Howard Dean will surprise people! I don't think he's the left winger that either the right or the fringe left hope/believe he is. Yes, during the primaries -- which happened to be the time he came to national attention -- he was running as the "progressive" we've all come to know and love. But if you look at Dean's record and comments pre-running for president you'd see he's actually a more middle of the road, pro-gun, fiscally conservative, halfway sensible guy. Now, think how far he would have gotten during the primary running under that platform. Think Joe Lieberman without the name recognition. Dean's smart, and he played to win. And that means tacking away from the center during primaries, and tacking back to the center once you are nominated. Yes, Dean lost, but he got a lot further -- a hell of a lot further -- than anyone would have thought two years ago.

Now I could be wrong; maybe Dean did drink the progressive cool-aid / have a road to Damascus moment and is a true believer, but I hope not. I'm no fan of the Dems these days, but I like a good, healthy two party system. I hope to hell Dean rights the ship (pun intended) and helps purge (or at least greatly minimize) the Dems of their moonbat wing of the party.

...Howard Dean, th... (Below threshold)
...Howard Dean, the least charming presidential candidate in recent memory...

Has everyone already repressed the memory of Dennis Kucinich?

AARRRRRRRGGGGGHHHHHHHHHHHH!... (Below threshold)
OneDrummer:

AARRRRRRRGGGGGHHHHHHHHHHHH!

Yeah, I can imagine Lieberman doing that unhinged schtick. Doh.

Dean is he moonbat wing of the party.

Also, I think one proble... (Below threshold)
r.a.:

Also, I think one problem is that the dems are all about how bad the other side is, without any fresh ideas of their own.

Yep. I hear alot of complaining, but not many alternative solutions. Thats one of the main problems.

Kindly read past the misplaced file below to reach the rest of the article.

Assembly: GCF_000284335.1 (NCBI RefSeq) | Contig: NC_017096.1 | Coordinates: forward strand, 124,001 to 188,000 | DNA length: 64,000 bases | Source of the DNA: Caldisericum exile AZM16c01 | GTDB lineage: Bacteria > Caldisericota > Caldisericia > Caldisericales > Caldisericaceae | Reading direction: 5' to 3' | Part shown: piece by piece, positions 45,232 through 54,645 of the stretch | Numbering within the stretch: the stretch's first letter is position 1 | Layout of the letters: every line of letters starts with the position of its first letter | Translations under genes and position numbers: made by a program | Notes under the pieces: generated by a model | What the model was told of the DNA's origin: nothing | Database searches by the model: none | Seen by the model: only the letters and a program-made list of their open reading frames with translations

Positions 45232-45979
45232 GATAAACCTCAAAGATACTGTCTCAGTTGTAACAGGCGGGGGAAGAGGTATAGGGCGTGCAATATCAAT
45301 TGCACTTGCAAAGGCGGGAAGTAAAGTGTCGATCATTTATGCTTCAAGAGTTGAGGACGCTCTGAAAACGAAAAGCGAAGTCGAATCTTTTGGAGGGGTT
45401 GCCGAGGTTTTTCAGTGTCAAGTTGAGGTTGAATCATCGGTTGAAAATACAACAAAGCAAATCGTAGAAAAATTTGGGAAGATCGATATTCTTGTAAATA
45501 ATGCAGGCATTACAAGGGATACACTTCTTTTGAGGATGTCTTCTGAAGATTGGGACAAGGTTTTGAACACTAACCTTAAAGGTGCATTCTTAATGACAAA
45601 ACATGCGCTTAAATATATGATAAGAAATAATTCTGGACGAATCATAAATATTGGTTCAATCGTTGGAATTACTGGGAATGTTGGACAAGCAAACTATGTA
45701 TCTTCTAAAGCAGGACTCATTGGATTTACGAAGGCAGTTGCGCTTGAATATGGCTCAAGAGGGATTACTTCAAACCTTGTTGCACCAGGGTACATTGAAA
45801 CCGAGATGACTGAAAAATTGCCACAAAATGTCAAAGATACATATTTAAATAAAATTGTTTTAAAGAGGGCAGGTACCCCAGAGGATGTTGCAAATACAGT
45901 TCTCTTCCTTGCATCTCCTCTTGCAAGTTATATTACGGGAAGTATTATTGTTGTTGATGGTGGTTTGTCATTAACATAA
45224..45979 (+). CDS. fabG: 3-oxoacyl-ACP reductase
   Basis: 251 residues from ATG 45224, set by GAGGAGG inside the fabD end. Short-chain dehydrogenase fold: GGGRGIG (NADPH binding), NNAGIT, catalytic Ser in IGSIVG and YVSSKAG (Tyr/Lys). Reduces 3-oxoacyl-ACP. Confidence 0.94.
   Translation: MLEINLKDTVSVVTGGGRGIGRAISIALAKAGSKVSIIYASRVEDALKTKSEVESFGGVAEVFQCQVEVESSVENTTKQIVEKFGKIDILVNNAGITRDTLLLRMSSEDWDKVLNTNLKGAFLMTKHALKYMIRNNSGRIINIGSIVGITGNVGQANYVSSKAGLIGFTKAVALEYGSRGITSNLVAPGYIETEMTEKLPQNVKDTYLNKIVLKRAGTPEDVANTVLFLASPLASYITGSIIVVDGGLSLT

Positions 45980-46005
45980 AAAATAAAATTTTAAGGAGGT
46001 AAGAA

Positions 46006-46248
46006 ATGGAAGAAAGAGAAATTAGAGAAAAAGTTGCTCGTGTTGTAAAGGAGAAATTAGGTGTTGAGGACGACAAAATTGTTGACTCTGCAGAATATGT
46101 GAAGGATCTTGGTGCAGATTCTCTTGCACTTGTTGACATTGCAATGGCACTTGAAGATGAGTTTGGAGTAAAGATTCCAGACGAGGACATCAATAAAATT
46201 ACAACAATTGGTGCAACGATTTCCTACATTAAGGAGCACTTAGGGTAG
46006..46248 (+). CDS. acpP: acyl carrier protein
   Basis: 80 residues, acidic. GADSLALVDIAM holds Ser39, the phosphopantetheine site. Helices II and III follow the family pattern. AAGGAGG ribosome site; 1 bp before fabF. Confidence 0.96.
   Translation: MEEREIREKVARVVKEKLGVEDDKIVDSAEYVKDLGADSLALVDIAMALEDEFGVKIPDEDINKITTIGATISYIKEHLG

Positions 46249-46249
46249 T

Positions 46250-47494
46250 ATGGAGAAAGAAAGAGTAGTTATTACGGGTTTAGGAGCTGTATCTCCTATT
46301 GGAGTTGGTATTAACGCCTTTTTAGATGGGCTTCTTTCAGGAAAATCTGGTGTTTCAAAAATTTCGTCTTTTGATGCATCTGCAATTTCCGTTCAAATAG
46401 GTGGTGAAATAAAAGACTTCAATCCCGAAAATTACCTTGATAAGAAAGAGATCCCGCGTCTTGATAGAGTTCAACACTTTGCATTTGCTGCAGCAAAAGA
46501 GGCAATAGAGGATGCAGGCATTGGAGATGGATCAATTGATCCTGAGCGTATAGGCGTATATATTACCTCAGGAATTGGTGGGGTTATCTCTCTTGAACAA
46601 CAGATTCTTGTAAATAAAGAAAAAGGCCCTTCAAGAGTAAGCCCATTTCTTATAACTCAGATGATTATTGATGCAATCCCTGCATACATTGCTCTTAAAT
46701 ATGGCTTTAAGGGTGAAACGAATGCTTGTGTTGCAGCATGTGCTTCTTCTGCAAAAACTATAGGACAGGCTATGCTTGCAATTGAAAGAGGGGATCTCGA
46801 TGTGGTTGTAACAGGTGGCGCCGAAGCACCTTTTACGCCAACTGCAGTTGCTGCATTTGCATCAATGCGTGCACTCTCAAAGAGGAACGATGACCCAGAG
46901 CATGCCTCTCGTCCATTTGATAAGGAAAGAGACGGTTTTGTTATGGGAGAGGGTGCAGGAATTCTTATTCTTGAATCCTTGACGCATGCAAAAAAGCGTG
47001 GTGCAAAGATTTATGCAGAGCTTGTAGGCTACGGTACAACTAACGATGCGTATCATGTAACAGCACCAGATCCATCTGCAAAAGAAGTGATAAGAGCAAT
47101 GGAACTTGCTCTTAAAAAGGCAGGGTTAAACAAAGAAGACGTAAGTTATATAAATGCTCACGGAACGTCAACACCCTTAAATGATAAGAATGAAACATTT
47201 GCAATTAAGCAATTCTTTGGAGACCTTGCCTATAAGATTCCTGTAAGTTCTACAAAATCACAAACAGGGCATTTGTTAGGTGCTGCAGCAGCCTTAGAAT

Nathan, not sure if I agree... (Below threshold)
mesablue:

Nathan, not sure if I agree with your assesment, but it's going to be a whole lot of fun to watch whatever happens. I live in a very liberal area and they are just tearing themselves apart in their misdirected hatred of all things not "progressive".

They look at Dean, Boxer and Pelosi as their saviors. I hope they keep thinking that way.

We'll always have a two party system, one party just makes a lot more sense these days.

The democrats are attacking... (Below threshold)
TheEnigma:

The democrats are attacking President Bush while their own made similar proposals in the past and these proposals were greeted warmly


Clinon and Privatizing Social Security

If there's a working brain ... (Below threshold)
bullwinkle:

If there's a working brain left anywhere in the upper echelons of the democrat party the split will come soon, very soon. Surely someone there realizes that they need to distance themselves from the moonbats soon enough to reorganize and present a viable candidate/plank/ideology going by 2007 at the latest or watch the whole thing go down the tubes. They don't have to win in 2008 but without a good showing they are doomed for a long time to come. Someone there needs to grow enough of a spine to tell George Soros and the limosine liberal crowd to take a hike. Make those that think it needs to move further to the left start their own new party, and take the old party back.

Mesablue,I ... (Below threshold)

Mesablue,

I agree, the progressives love Dean, and hope / expect him to take them to new heights. I just think that the reality of the Dean chairmanship my not be so palatable as their fantasy. For instance, how happy will the progressives be if ?

Opps... screwed up my HTML.... (Below threshold)

Opps... screwed up my HTML.

Last sentance should go:

... how happy will the progressives be if this is true?

We'll always have a two ... (Below threshold)
mantis:

We'll always have a two party system, one party just makes a lot more sense these days.

Sure, a one party system always makes sense to some who are in the party in power. That is because they are short-sighted twits who don't understand the nature of power.

"Absolute power corrupts absolutely"
-Lord Acton

there doesn't seem to be a whole lot of alternative ideas coming from the Dems, and even worse, some of them are denying there is a crisis at all.

While I agree that the dems need to get off their asses and put forth a counter-proposal if they want to have any real standing in their opposition, their denying that ss has reached a crisis stage is not evidence that they think everything is hunky dory.

crisis, n: An unstable condition, as in political, social, or economic affairs, involving an impending abrupt or decisive change.